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RUDOLPH'S NOSE ISN'T THE ONLY THING FLASHING RED (1508 GMT)
This may have been quite a pleasant festive season for gold brokers.
BullionVault released data showing Christmas 2018 has been a great vintage indeed: the best,
in fact, since 2012, with a sharp rise in both new gold investors and the total quantity of gold
The driver, not surprisingly, is a "worsening slump in global stock markets," they argue.
"If gold acts as a barometer of financial fears then it's flashing red for 2019", wrote
Adrian Ash, director of research at BullionVault, pointing to fears about the Chinese economy
slowing down or Britain's decision to exit the European Union on March 29 2019.
Looking back at the last three months, gold has been indeed been a popular commodity.
EUROPEAN BOUNCE GATHERS PACE AS TECH, BANKS, AND OIL CLIMB (1117 GMT)
A relief rally across markets is gathering steam in Europe with the STOXX up 1.8 percent,
set for its strongest day since April.
sector index is up 2.3 percent, along with oil & gas up 2.17 percent.
Oil stocks are up as crude prices are rebounding, clawing back some of the ground lost this
week, but remain close to their lowest levels in more than a year.
As investors start looking towards 2019 and what themes and surprises may come out of the
rubble of this year, one analyst points out a very interesting metric: current estimates for
2019 earnings growth for the STOXX 600 are 8.4 percent, which is actually more than the expected
2019 earnings growth for the S&P 500 (7.6 percent).
"My feeling is corporate earnings in Europe will surprise a few people in 2019," says Chris
Bailey, strategist at Raymond James. "Once people get their heads around the fact the U.S. is
not going to have yet another double-digit return year in 2019, you can look elsewhere."
Nine of the past ten years, earnings growth estimates have been more credible for the U.S.
than for Europe, Bailey emphasises, but this year that could change, marking a potential regime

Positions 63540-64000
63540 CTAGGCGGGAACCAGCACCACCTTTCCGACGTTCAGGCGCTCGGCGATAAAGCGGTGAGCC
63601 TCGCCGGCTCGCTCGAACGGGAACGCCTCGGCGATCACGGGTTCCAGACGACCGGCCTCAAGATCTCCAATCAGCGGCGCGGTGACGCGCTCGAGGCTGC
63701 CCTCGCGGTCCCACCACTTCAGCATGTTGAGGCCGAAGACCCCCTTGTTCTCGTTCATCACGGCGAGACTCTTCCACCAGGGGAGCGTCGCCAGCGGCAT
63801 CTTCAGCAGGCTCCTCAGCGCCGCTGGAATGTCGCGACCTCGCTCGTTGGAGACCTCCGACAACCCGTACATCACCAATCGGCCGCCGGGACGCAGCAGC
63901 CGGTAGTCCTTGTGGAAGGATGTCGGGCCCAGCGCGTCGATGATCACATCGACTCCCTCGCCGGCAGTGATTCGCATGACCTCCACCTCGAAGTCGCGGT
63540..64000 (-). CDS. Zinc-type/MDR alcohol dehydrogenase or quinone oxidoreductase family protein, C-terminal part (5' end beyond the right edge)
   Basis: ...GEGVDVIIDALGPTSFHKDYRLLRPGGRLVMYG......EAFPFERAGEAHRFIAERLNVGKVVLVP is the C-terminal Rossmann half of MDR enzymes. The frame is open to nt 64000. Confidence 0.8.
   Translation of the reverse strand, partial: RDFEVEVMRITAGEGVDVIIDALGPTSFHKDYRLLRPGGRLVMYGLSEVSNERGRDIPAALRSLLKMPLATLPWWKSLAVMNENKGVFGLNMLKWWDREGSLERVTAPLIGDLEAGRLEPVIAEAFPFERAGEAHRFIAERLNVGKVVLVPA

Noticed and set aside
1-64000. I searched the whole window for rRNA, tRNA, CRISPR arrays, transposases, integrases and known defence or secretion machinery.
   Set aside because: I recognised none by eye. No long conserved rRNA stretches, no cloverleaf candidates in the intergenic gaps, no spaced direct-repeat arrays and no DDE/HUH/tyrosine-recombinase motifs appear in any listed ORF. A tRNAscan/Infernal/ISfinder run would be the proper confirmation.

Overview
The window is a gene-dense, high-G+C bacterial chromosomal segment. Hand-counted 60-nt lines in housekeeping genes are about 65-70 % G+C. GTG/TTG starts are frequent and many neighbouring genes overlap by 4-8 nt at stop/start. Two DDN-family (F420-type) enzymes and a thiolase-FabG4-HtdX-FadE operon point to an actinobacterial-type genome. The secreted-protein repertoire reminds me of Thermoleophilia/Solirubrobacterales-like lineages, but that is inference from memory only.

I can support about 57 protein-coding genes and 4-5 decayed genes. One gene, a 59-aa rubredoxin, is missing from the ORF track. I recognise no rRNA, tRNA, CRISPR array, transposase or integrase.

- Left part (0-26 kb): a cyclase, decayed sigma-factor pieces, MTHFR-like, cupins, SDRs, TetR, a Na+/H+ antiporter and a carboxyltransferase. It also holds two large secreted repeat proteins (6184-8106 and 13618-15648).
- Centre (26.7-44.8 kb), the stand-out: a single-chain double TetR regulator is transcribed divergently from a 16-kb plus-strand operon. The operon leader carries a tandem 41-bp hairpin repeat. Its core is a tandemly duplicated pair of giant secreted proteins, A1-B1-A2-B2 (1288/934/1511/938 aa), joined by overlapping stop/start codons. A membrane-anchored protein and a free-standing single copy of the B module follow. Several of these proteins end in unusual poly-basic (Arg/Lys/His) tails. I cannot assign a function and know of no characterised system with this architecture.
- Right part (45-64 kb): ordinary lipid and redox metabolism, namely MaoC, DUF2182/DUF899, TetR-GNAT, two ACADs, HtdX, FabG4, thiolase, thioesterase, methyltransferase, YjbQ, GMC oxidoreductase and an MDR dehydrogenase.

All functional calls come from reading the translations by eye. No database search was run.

shift which could lure investment flows back into this region.
WHAT'S ON THE RADAR: AN ATTEMPTED BOUNCE (0736 GMT)
European stocks are set for a strong open on Friday after a recovery bounce in the U.S. and
Asia, though whether the region will be able to hold on to early gains remains an open question
as a turbulent and holiday-shortened week draws to a close.
Futures opened up 0.7 percent to 1 percent, indicating a substantial bounce from levels on
Thursday when the STOXX 600 hit its lowest level since Nov 9 2016 – the day Donald Trump’s
election as U.S. President triggered a broad rally as investors piled into a “Trumpflation”
trade across markets.
Threats still lurk, however, with the U.S. government shutdown ongoing after a brief meeting
of Congress Thursday afternoon took no steps to end it.
Further signs of a souring in U.S.-China relations over technology could also keep a lid on
any optimism: sources told Reuters Trump is considering an executive order in the new year to
declare a national emergency that would bar U.S. companies from using telecoms equipment made by
EUROPEAN FUTURES RISE AFTER U.S., ASIA RELIEF RALLY (0717 GMT)
Futures for European benchmarks opened up strongly, between 0.7 and 1 percent, though
they've already lost some steam with DAX futures now up 0.5 percent.
likely drive the shares down sharply, while M&A activity continues after yesterday's big news of
The founding family of Italian jewellery group Casa Damiani said it would launch a takeover
to buy it and delist it from the Milan bourse.
Here's a sweep of the biggest corporate news today:
Carige's top investor meets ECB after blocked cash call - sources
Founding family launches takeover to delist Casa Damiani jewellery group
Xaar Says Now Expects H2 Rev To Be Only Slightly Better Than H1
U.S. BOUNCEBACK TO LIFT EUROPEAN STOCKS (0652 GMT)
A strong rally in U.S. stocks is likely to drive Europe up this morning after a terrible
trading week shortened by Christmas holidays.
The STOXX hit its lowest level since Nov 9 2016 yesterday and lost 1.7 percent, but the S&P
and Dow's gains of more than 1 percent should help lift sentiment - though concerns around the
ongoing U.S. government shutdown and U.S. plans to ban Huawei and ZTE purchases will keep a lid
Asia stocks advanced after Wall Street ended volatile trade in positive territory, adding to
the previous session's big gains, although lingering investor jitters helped support safe-haven
currencies such as the yen.
Volatility in euro zone stocks rose to a high of 26.88 yesterday, the volatility
gauge's highest level since Feb 13 when the market was recovering from a sudden spike in the
(Reporting by Helen Reid, Danilo Masoni, Julien Ponthus)